Everything you need to know about cat herpes
Herpes and cats? Yep, cat herpes is a thing! Thankfully, feline herpes is much scarier than it sounds and can be easily managed once caught. Here’s everything you need to know about cat herpes
Updated on the 19/12/2019, 15:28
Cat herpes, also known as FVR/feline viral rhinopneumonitis and FHV-1/feline herpesvirus type 1, is a highly contagious disease which affects domestic and wild cats. But don’t worry, it’s only contagious to cats themselves - so you won’t be catching feline herpes anytime soon!
Your kitty should receive routine vaccinations to prevent them from catching feline herpes. However, sometimes kittens and shelter cats slip the system and catch the disease. It’s also possible for vaccinated cats to get cat herpes, though in these cases, it probably won’t be as severe.
How do cats get feline herpes?
Cat herpes is highly contagious. It’s the same issue as the human flu or cold - it’s easily passed on through any form of contact with virus particles.
If an infected cat dribbles or sneezes on an object, bedding, grooming aid or furniture, the next cat who comes into contact with the object is likely to become infected.
It can also be passed on when a cat comes into brief contact with an infected kitty or when they share food bowls and litter trays.
Though cats of all ages could catch feline herpes, kittens, pregnant cats or those with a lowered immunity are at a much higher risk of catching the disease.
Symptoms of cat herpes
“Pink, irritated eyes, inflamed eyelids, and eye ulcers and lesions can be symptoms, as can sneezing, drooling, in addition to the standard somethings-wrong-with-kitty fare of appetite changes, clinginess, and depression,” explains Abbie Moore and David Meyer in The Total Cat Manual.
If your cat were to catch cat herpes, they may experience any of the following symptoms:
- Sudden, constant sneezing
- Runny, sore eyes
- Pink eyelids and eye discharge (conjunctivitis)
- Water nasal discharge
- Loss of appetite and weight loss
- Loud breathing
- Spasm of the eyelid or closed eyes
However, Abbie points out that “Most cats who catch feline herpes will not show any symptoms except for when they first get it and during occasional outbreaks”.
Treatment of cat herpes
Cat herpes sounds terrifying - but the good news is, it’s a condition which is fairly easy to manage. Often, owners don’t even realise their cats have herpes because the symptoms, at times, are so minimal.
However, feline herpes isn’t curable. The treatment is for the symptoms only. As soon as you notice any symptoms of cat herpes, make sure you keep your pet away from any other cats to prevent the spread of the disease.
Then, head to the vet. They’ll be able to go through treatment options. To ward off a nasty outbreak, a course of antibiotics or nasal drops may be required.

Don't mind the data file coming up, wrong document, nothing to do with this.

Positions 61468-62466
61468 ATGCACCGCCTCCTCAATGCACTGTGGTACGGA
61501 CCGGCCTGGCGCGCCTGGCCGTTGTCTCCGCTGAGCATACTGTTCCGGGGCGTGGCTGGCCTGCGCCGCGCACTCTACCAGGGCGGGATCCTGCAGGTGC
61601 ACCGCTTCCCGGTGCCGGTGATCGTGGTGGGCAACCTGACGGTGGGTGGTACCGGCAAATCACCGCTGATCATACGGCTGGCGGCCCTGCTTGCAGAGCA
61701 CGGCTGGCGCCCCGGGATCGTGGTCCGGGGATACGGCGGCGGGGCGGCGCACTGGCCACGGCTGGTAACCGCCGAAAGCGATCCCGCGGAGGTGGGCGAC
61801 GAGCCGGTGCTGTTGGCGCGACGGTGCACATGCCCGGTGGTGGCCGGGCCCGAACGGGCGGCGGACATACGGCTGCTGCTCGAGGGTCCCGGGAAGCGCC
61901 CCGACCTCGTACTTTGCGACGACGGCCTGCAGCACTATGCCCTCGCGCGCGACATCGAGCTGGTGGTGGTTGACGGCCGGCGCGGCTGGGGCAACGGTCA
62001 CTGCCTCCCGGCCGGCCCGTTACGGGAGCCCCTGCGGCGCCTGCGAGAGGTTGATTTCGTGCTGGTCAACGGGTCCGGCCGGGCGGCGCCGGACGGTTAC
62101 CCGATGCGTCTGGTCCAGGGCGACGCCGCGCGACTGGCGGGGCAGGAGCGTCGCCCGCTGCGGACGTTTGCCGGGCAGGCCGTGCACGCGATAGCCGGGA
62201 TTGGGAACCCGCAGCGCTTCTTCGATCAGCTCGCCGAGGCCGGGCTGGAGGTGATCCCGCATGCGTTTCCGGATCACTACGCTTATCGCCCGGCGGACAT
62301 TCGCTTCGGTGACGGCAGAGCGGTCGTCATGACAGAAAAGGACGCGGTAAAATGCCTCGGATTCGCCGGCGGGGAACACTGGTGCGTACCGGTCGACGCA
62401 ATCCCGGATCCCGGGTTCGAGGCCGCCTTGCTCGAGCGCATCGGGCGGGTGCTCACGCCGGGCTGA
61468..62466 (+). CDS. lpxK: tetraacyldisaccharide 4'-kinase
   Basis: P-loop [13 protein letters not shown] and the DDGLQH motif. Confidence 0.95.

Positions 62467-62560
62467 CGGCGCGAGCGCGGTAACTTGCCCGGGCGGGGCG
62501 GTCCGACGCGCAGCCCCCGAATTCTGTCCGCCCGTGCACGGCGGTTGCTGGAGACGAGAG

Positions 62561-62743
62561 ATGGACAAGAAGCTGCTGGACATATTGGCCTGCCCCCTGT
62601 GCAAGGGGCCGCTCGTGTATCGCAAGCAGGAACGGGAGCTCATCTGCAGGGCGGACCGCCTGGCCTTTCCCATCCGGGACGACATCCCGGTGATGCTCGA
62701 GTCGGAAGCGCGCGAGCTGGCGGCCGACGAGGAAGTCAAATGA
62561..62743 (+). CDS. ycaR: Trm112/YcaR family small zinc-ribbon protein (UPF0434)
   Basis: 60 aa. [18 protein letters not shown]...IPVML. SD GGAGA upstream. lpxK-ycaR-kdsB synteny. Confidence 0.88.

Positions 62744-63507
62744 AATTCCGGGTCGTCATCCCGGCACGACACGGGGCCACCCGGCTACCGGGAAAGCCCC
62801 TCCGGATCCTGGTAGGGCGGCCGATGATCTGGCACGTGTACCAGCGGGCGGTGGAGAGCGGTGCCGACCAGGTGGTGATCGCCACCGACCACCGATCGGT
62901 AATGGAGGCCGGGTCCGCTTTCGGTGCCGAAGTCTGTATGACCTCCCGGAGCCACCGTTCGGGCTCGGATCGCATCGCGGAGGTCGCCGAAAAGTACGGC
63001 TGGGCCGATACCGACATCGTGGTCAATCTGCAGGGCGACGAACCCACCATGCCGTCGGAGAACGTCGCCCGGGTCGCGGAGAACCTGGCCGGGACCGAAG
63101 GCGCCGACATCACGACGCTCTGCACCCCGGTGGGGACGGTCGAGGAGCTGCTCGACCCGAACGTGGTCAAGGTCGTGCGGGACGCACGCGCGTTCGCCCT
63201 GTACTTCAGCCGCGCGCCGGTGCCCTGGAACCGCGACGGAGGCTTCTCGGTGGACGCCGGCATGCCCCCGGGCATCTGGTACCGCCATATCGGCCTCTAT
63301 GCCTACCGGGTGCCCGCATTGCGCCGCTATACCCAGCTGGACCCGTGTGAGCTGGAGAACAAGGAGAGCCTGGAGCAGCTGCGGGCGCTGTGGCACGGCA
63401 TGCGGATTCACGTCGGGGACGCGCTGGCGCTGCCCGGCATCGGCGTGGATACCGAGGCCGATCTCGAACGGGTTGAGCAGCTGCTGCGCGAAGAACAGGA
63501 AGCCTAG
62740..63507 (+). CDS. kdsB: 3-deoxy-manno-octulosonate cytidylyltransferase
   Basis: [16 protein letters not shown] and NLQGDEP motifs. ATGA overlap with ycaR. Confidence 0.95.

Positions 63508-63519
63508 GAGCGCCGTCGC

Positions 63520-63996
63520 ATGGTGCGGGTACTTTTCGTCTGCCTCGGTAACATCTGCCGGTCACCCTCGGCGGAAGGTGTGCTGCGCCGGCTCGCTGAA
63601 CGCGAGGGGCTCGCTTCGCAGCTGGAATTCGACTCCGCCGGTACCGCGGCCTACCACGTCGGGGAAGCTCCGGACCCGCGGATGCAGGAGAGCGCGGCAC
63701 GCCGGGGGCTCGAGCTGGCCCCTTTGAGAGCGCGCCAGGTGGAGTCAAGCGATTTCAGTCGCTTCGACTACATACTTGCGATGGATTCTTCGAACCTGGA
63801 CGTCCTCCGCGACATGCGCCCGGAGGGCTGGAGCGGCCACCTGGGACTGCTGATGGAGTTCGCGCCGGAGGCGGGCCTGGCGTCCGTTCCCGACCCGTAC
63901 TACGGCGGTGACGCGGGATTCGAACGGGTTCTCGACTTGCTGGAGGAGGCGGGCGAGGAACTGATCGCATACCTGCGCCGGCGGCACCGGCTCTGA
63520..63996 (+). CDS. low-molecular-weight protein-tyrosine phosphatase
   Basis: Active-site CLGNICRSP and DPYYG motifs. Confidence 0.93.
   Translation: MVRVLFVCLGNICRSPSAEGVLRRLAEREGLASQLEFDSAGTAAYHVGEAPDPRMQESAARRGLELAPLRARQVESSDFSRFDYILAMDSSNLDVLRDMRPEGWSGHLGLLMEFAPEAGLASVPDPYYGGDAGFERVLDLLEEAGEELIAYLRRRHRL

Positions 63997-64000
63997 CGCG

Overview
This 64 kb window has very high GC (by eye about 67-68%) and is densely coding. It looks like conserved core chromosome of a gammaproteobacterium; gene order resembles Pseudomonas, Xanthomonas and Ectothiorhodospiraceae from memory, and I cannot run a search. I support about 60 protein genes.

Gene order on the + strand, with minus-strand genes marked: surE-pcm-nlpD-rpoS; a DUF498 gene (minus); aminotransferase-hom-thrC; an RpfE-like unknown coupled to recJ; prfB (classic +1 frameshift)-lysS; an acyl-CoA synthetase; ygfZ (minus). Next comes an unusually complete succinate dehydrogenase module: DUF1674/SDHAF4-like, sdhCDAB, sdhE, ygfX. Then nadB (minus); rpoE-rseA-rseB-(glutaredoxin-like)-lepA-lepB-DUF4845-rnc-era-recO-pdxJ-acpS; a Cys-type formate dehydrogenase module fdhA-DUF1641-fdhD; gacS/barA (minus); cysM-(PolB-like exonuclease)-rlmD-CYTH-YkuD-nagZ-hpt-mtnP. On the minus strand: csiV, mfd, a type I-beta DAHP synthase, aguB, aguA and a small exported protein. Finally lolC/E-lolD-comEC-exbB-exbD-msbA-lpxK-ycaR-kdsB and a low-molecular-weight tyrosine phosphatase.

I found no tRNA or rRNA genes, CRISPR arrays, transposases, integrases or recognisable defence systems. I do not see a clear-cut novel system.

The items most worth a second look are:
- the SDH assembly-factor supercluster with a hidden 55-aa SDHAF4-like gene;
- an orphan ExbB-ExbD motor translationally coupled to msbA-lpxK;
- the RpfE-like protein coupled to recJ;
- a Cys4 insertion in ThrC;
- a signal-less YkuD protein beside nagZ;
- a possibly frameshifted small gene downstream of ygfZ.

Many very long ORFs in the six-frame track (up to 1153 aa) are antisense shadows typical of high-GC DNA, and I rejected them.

Otherwise, your vet will suggest management techniques which can help your cat to get back on track to leading a long, happy and healthy lifestyle are highly effective, such as:
Keeping things clean
During an outbreak, make sure you keep your cat's eyes and nose free of discharge by giving these areas a gentle wipe with a damp cloth.
Moisture, moisture and more moisture
It may sound strange, but bringing your cat into the bathroom whilst you’re having a hot bath or shower can help to ease congestion. The steam from the bath will soothe the nasal passage, allowing your kitty to breathe easier.
Tempting them with food
Cats sometimes go off their food during a herpes outbreak. Your task is to tempt them with anything you can think off. Try canned tuna in water, meat-based baby food or anything else cat-appropriate which they won’t be able to resist.
Keep your eye on symptoms
If you notice severe redness to the eye or if your cat won’t eat a thing, get your cat back to the vet immediately. They might need another course of topical or oral antibiotics. Overall, with care from you and your vet and some simple management techniques, cats with feline herpes can continue to live happy, healthy lives.
Preventing cat herpes
As an owner, the best way you can prevent feline herpes is by ensuring your cat gets their vaccinations and boosters on time throughout their life. On top of this, keeping their immune system in check by treating any other conditions promptly will minimise the risk of becoming infected.
If you’ve chosen to adopt a cat from a shelter or have taken in a stray, make sure you get them checked over by a vet as soon as you can and ensure they’ve been vaccinated. If they’ve been on the streets for some time, they may have cat herpes, so keep your eye out for symptoms.
Now you know everything about cat herpes, you can look out for the symptoms and keep your cat happy and healthy even if they were to catch the disease!